The mood for practical, problem-solving replacements in the U.S. House clearly gained in intensity as the November election neared, else the voters in Far East Tennessee may have chosen differently in the August GOP primary. It was a given that a Republican would win in the 1st District, but to be in the spirit of last week’s election would have meant selecting one of several candidates who ran against the eventual winner, outgoing state Rep. David Davis. Johnson City vice-mayor Phil Roe comes to mind, as do former Mayor Vance Cheek and former Sullivan County Mayor Richard Venable. Congressman-elect Davis’ freshman term will be spent much like his tenure in the state House: as part of a minority within a minority. It should be noted that the Democratic nominee, Rick Trent, while he lost, fit the centrist mold of many victorious Democrats elsewhere.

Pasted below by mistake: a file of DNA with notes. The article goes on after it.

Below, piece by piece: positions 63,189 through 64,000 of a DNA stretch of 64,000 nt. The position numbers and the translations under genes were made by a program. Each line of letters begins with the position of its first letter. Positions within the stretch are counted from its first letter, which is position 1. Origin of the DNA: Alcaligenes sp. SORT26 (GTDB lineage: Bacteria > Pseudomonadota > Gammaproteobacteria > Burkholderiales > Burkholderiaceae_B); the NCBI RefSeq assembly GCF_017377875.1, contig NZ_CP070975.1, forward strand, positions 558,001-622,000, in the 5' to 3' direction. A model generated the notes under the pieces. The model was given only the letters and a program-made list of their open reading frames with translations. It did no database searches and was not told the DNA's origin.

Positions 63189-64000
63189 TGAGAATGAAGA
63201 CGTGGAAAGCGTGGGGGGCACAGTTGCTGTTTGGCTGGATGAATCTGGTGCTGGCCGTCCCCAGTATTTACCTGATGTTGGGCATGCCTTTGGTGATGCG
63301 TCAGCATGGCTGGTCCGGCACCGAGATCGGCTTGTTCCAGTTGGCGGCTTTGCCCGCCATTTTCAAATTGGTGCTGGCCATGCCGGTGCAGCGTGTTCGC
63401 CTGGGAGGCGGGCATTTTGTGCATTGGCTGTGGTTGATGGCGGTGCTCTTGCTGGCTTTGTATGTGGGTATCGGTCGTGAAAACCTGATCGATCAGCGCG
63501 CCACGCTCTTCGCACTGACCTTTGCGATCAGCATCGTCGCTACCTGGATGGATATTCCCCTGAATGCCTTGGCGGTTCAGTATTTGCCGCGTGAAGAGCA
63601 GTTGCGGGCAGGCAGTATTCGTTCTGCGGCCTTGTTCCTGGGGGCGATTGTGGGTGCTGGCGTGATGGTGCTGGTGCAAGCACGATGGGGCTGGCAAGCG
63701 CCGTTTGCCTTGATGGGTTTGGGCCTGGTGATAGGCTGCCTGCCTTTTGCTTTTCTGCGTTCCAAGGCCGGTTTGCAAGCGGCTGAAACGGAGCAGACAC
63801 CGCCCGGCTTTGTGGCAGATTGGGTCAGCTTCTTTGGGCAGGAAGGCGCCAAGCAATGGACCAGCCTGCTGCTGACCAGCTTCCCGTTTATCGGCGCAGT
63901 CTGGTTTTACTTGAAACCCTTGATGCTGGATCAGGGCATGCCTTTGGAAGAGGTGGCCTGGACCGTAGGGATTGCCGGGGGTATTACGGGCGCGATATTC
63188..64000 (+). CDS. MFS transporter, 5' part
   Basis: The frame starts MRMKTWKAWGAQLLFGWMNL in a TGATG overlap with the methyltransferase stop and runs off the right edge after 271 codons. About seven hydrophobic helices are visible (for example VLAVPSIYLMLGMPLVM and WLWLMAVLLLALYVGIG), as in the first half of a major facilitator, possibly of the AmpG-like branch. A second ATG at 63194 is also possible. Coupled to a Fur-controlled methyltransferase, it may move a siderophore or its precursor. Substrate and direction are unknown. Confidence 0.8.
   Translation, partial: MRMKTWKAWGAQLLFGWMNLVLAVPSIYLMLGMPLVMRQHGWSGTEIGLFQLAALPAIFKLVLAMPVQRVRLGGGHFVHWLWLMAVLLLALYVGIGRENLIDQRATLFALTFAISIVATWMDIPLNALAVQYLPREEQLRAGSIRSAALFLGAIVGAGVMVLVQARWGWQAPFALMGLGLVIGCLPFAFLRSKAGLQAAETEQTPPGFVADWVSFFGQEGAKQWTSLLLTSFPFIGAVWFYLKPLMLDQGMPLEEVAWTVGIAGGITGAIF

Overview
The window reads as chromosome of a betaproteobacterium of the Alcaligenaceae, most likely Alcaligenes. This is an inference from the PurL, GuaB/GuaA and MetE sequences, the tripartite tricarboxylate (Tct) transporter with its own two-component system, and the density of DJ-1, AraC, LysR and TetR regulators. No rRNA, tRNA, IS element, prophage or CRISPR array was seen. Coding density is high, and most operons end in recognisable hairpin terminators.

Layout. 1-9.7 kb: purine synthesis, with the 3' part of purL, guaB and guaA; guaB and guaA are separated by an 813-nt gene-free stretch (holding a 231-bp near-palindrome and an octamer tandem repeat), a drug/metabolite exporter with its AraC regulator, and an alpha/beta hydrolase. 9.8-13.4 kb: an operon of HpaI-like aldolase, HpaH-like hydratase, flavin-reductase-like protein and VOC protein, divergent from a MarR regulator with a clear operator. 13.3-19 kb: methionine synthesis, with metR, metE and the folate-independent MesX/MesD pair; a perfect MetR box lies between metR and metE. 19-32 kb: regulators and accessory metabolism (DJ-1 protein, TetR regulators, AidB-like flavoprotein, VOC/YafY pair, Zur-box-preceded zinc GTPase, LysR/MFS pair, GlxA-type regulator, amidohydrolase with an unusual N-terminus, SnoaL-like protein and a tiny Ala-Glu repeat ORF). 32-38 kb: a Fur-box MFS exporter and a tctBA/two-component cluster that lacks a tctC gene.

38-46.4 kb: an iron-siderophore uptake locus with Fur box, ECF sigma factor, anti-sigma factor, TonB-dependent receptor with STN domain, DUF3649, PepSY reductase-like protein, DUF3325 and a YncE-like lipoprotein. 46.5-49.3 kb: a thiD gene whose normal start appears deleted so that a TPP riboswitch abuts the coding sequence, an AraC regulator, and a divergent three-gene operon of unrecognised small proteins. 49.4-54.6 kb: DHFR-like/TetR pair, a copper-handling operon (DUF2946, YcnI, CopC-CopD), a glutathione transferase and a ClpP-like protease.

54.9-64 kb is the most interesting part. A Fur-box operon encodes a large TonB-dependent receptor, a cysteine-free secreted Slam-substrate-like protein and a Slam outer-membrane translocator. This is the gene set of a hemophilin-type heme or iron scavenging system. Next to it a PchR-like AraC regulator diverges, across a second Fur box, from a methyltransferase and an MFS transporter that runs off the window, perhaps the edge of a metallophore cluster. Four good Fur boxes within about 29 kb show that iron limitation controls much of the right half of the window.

In the opposite corner (in more ways than one), there’s outgoing District 30 Sen. Steve Cohen, whose decidedly liberal bent sets him apart from the typical Democrat who’s headed for Washington in January. There won’t be a Ford in the District 9 seat for the first time in a generation—no thanks to little brother Jake, whose attempt to leapfrog the primary process and win as an “independent Democrat” caused heads to shake and tongues to wag among Memphis progressives. For all of Cohen’s left-leaning votes and views, however, his reputation of authenticity and desire to actually accomplish things will serve him well in Congress.
So that’s the federal outcome; now, about the Marriage Solemnification Amendment, aka the collective giant leap into a big cow patty. This was not a narrow victory, nor was it a step toward moderation. And even though there were people who realized after voting that they really meant the opposite, the overwhelming margin in the outcome belies any notion of artificial skew based on people’s inability to comprehend the text. The result was very clear: a strong majority of Tennessee voters felt that the state Constitution contained a hole that needed patching, and they sealed the perceived fault with a four-to-one indication that marriage is defined as being between one man and one woman.